Freight giant overhauls voice systems making way for new contact centre.
When looking for a new contact centre solution to replace its ageing call centre technology, the local arm of international freight, transport and express giant DHL, turned to Bytes Communications Systems (BCS), its business partner InConact and the OmniGenesys technology offering.
DHL is the global market leader in international express, overland transport and air freight. It is also the world's number one in ocean freight and contract logistics, the company currently offers a full range of customised solutions - from express document shipping to supply chain management. Wholly owned by Deutsche Post World Net, its network extends more than 220 countries and territories worldwide, with 285 000 employees servicing 120 000 destinations in all continents.
The company's business is hinged around the successful incoming and outgoing communications of its customers' needs. The business needs to be able to effectively facilitate the taking of delivery orders and waybills over the phone.
Says Joanne Whittaker-Smith, national channel manager at DHL Express: "After extensive negotiations were held locally and internationally, we awarded BCS the contract to assist us with our local communications needs. We are currently an existing partner of Bytes Technology Group in other areas of our business and a global customer of Alcatel."
After intensive project scoping and mapping, DHL and communications partner, BCS, finally decided on an entirely new end-to-end voice and contact centre solution, to replace its ageing Siemens system. The project entailed a phased centralisation of all operators across the country, as well as the deployment of a VoIP backbone across the entire WAN network. The aim of this was to be able to leverage the already extensive data network within DHL and drive down internal calling costs.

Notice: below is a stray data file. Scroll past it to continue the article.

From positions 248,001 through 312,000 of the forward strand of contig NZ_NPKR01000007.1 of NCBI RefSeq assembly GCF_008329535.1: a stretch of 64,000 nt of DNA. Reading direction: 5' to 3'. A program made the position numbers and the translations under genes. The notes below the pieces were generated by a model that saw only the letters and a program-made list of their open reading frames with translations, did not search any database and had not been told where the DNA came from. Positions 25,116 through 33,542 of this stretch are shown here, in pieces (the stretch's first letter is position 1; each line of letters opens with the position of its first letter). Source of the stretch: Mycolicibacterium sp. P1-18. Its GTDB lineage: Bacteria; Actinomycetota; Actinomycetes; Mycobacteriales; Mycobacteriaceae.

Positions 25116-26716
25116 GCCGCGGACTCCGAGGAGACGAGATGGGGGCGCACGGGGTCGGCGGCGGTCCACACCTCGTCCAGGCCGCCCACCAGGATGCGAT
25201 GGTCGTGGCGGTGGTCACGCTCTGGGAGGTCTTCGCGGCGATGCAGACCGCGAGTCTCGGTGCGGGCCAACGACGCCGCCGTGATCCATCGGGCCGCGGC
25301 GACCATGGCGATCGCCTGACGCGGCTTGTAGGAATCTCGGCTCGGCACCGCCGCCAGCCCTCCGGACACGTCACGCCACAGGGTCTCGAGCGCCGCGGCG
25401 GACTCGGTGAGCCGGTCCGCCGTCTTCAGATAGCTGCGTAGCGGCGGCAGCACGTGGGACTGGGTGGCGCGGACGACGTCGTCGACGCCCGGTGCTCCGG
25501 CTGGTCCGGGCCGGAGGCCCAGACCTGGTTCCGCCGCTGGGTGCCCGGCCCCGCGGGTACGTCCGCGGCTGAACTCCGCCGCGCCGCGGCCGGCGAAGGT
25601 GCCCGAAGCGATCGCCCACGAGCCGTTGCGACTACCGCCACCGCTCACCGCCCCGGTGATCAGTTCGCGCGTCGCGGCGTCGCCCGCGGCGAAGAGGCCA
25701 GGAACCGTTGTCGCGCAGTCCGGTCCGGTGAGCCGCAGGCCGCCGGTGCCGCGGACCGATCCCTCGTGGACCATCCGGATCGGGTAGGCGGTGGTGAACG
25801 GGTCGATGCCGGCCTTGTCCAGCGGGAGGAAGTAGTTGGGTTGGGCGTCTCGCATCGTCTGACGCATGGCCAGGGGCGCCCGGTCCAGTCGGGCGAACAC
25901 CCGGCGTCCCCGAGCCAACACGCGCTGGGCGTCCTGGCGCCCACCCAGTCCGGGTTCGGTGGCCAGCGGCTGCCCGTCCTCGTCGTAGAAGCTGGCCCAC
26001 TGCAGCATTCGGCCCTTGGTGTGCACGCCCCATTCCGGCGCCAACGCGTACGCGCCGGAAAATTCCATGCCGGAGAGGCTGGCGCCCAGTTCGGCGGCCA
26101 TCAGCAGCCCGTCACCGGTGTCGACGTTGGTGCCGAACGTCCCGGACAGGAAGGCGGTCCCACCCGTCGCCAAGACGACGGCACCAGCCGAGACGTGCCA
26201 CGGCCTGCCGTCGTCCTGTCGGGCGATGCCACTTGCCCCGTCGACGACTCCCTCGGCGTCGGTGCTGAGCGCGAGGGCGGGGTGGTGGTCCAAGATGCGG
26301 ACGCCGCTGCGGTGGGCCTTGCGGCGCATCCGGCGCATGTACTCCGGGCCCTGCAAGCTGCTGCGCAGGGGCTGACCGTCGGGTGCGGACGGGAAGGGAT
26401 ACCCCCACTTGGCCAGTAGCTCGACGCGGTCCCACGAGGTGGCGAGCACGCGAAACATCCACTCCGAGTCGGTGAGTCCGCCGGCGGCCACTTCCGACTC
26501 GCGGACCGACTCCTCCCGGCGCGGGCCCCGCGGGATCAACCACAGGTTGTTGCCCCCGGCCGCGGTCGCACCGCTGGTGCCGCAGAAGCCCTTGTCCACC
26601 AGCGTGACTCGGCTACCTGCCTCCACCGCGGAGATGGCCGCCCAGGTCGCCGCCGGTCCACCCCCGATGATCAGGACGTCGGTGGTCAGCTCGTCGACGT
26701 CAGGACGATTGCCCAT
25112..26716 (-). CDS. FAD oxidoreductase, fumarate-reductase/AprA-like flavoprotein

In addition to which the company then also decided on a virtual IP contact centre, where agents working at disparate offices such as at the OR Tambo International airport in Johannesburg could interface directly with the head office systems. According to BCS the first phase of the project is complete and three branches have been rolled out.
Adds Whittaker-Smith: "We needed a robust solution tailored to our exact communications needs. This was not merely an upgrade to a PABX system or the implementation of a one dimensional call centre, it has to be all the things a fully multimedia contact centre promises, and grow with us into the future."
The technology being used by the more than 350 DHL users located at multiple sites across South Africa currently includes the Genesys Multimedia Contact Centre software and Alcatel OmniPCX Enterprise hardware.
According to George Isaacson, managing director at BCS, part of the partner selection process from DHL's side included the superior integration experience between the Alcatel Voice Server and the Genesys Multimedia Platform. The freight giant was also looking for a system which would afford it high availability and the ability to handle massive call volumes.
George Isaacson, managing director at BCS
Says Isaacson: "This implementation forms part of a national voice roll-out by DHL South Africa, into which all sites will eventually be linked and synchronised via VoIP and will incorporate a number of enhanced features which include: centralised company directories, Dial-by-Name, centralised operators, and centralised system management. In addition to which the second and third phases of the project will include multimedia routing with faxes and e-mails being accepted by the contact centre, as well as front line contact centre integration of the in-house GEMA system.
Working with partners in the process, Isaacson says the company turned to Kathea to provide the cordless headsets for agents and operators, Nice for the voice logging solution, and InContact for the additional professional services around the deployment of the Genesys solution.
Adds Isaacson: "DHL is a premier client to BCS and as such has been treated as an asset to our organisation, the implementation was known by our staff for its extremely tight delivery schedule and its zero tolerance for failure. The communications system was cut over from the old to the new site on a Saturday evening with a total of 45 minutes downtime, one of the requirements included switching four Telkom primary rate interfaces in this period. After the switch the contact centre was operational with the first call (a client calling from the UK) was taken by Fatima Sullivan, the DHL Customer Interface Manager."